Well well well. Merry Christmas. Not "Happy Holidays". Keep in mind I am half Jewish by birth and all atheist by choice. Merry Christmas.
Christmas/Chanukah/winter bring with them some awfully yummy beers, in particular imperials and other high alcohol beers that get you drunker faster, so you can get on with the busy task of finding your family funny instead of terrifying. Even though posting has been sporadic lately, I have been steadily trying new beers and will, over the next couple days, give a somewhat concise rundown and review of every last one of them. There's still time to pick up these seasonal beers, though often they are in incredibly limited batches. So go out, buy beer, get warm.
Southampton Imperial Porter - Southampton comes from upstate New York, and are VERY well regarded. I've never been TOO enthused with their beers, but usually there is a refinement to them that makes them intriguing, if not always my favorite. Their Imperial Porter delivers like crazy though, and I have to give it to them for executing a very difficult style with, dare I say . . . aplomb? The difficulty with porter is that it falls into such a narrow window. In theory, it is a bit lighter and or/not as thick as a stout. But, when does it become simply a dark ale? So it should have some heft to it. Hard as hell, take my word for it. This one pours wonderfully with a thick head that holds abundant brown. The head maintains fantastically over a really dark opaque brown body. It drinks marvelously smooth, and the flavor brilliantly couples a sweet toffee with a richly burnt malt. The sweet upfront has a nice breadiness and even a hint of raspberry. A creaminess reveals as you drink and it warms a bit. Toward the finish, the burnt side reveals a hint of smokiness and charred wood. There is almost zero hop flavor, and if there is one knock I have, it is that this beer is almost TOO drinkable. Small qualm, indeed.
Great Divide Yeti Imperial Stout - Clocking in at 9.5 ABV and 75 IBUs, Great Divide Yeti wallows in all its Imperial-ness and Stout-itude. I'm gonna catch some heat for this one because Great Divide is so well-respected, but I really couldn't get into this beer at all. It pours with a thick, huge head bearing the color of chocolate milk. The aroma holds cocoa powder and dark chocolate with hint of fruit. In flavor, it skews way bitter (no surprise given the IBUs) especially in the finish. The mouthfeel is thick and almost syrupy. A chocolate flavor coats the tongue while the hops usher in a massive bitter finish with a hint of vanilla and almond. Frankly, the abundant hops don't integrate particularly well with the other more delicate notes and this diminishes the returns as you drink. Whatever intrigue there is in the beginning around the size of the flavors dissipates into a boozy wash of unfulfilled promise.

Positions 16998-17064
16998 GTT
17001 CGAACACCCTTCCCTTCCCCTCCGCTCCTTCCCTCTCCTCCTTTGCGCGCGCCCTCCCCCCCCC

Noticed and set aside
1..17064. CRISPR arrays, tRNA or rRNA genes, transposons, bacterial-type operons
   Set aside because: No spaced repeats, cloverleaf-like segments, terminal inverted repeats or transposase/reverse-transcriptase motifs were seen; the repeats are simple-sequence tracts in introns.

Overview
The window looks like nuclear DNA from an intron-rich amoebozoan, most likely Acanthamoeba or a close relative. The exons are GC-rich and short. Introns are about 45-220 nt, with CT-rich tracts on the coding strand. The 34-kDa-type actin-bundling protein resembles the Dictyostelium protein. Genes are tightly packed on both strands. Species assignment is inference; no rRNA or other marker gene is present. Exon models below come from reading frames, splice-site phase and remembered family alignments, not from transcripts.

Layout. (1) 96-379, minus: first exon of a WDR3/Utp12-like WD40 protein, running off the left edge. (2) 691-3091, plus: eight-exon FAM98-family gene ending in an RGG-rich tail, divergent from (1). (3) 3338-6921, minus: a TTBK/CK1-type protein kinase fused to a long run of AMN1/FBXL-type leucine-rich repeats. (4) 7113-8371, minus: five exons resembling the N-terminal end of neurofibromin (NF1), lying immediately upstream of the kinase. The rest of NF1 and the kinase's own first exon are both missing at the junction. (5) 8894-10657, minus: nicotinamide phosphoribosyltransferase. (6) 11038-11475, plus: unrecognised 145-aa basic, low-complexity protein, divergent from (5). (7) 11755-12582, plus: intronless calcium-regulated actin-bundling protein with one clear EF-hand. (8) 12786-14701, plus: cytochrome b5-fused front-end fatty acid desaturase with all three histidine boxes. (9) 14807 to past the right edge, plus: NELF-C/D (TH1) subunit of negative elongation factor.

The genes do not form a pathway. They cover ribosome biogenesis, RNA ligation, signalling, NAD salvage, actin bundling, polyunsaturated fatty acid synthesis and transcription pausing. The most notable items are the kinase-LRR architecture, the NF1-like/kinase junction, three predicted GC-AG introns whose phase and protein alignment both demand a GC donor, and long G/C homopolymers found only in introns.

Rogue Santa's Private Reserve Ale - Rogue operates out of Oregon, and make some of the most well-respected, sought-after and flat-out copied beers in craft brewing today. They have an incredible knack for integrating tricky ingredients and high alcohol contents without overwhelming the, well, deliciousness of the beer. Santa's Private Reserve is wonderfully named. It makes me think that Santa has some stash of booze on a top shelf where the elves can't reach it. If this is what he is storing, he is most certainly onto something. The aroma balances hops with vanilla, cream, donuts, and warm bread. An acceptable head sits atop a nice amber/red body which definitely evoked Christmas colors for me. The flavor couples a pretty standard hoppy/malty balance with wonderfully exposed hints of caramel, pine, iced tea with lemon, and something like cinnamon or nutmeg. The smooth, light carbonation lets a robust warmth sink in and the flavors make themselves apparent without intruding. So smooth, so balanced, so easy to drink. It is flavorful and downright delicious. Hide it from your elves.